Or wait, do they?
“No one really cares about modern, complicated watches,” he said? Tell that to this humble-looking Blancpain minute repeater, which sold for €39k, double its high estimate. It’s a really cool watch, emblematic of the type of traditional watchmaking Blancpain brought back at the end of the 20th century (and was even keener on advertising that it brought back). The result isn’t totally out of line with recent sales of similar minute repeaters, but it’s still a solid signal.
Listen, people are flooding into neo-vintage everything — Rolex, Cartier, etc. — so it makes sense this Blancpain Minute Repeater from the 2000s would attract some ferocious bidding. I think it’s delightful someone would think to drop $40k on a precious metal, 34mm minute repeater, when the cliche move would probably be to get a gilt, steel Rolex. Clearly, this was acquired by a thoughtful collector, not one who’s too caught up with what they think they should be buying.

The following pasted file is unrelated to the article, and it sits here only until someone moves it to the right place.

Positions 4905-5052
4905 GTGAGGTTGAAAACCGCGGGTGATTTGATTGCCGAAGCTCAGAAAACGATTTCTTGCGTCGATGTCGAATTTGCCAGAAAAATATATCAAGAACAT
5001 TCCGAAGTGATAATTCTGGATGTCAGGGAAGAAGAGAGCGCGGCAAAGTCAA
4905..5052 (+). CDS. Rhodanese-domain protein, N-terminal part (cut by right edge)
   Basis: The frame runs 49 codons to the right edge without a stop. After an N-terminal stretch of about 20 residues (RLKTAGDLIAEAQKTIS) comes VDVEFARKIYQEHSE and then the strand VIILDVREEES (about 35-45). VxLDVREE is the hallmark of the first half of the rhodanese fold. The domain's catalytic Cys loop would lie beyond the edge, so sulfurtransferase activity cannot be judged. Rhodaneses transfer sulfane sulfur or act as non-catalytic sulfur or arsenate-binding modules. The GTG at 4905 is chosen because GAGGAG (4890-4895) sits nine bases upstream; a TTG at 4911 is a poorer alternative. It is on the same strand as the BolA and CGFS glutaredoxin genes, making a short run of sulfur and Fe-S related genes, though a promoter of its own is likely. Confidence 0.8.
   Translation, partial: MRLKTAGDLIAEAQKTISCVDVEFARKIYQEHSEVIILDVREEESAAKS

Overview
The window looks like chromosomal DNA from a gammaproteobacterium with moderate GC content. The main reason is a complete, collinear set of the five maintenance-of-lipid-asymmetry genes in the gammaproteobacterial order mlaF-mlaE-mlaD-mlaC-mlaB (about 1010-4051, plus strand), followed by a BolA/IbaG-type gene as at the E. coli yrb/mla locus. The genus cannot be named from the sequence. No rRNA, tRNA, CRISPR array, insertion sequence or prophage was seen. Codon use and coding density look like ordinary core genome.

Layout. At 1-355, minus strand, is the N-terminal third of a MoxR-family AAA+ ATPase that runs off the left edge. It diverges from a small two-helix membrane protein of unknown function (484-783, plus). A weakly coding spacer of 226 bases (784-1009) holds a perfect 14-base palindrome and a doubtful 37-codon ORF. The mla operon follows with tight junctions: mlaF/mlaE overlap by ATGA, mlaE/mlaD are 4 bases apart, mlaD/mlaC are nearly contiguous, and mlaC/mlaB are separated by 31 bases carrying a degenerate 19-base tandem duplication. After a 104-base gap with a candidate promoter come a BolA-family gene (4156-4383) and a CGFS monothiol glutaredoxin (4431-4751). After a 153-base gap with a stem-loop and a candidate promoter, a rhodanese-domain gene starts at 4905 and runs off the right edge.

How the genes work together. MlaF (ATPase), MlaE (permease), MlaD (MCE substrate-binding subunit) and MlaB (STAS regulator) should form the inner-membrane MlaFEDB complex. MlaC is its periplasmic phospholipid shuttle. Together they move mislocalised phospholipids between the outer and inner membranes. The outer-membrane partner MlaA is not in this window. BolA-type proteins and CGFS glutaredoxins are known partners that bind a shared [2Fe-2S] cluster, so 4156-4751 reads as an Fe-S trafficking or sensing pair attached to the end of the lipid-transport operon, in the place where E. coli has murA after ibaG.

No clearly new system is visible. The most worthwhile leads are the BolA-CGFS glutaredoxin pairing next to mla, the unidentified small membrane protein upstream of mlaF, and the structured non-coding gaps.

3. White Star, shooting star
At the beginning of the year, I wrote about White Star (a brand I’d never heard of, tbh), featuring two models from the brand that Antiquorum sold for a nice sum back in November 2020 — highlighted by a crispy, NOS White Star Diagrafic that sold for €11k. The Diagfrafic is a unique-looking watch with a date complication that, as was later pointed out to me, looks like a coronavirus.
I pointed out that another White Star Diagrafic was up for sale this month, but suggested it probably shouldn’t go for a similarly large result. While that Nov. 2020 example was truly NOS, this one was anything but — relumed hands, and it seemed like the vibrant blue disc for the rotating coronavirus/sun was missing too. In fact, the underbidder on that lot even dropped into the comments of that article, saying that, he too, had no interest in White Star, but couldn’t resist an interesting, NOS watch (also hinting that he had no such interest in this particular lot). Well, apparently someone else did because it sold for €6.7k. “Two’s a pattern, three’s a market,” as the saying goes, so we’ve nearly established a solid Diagrafic market in the past three months.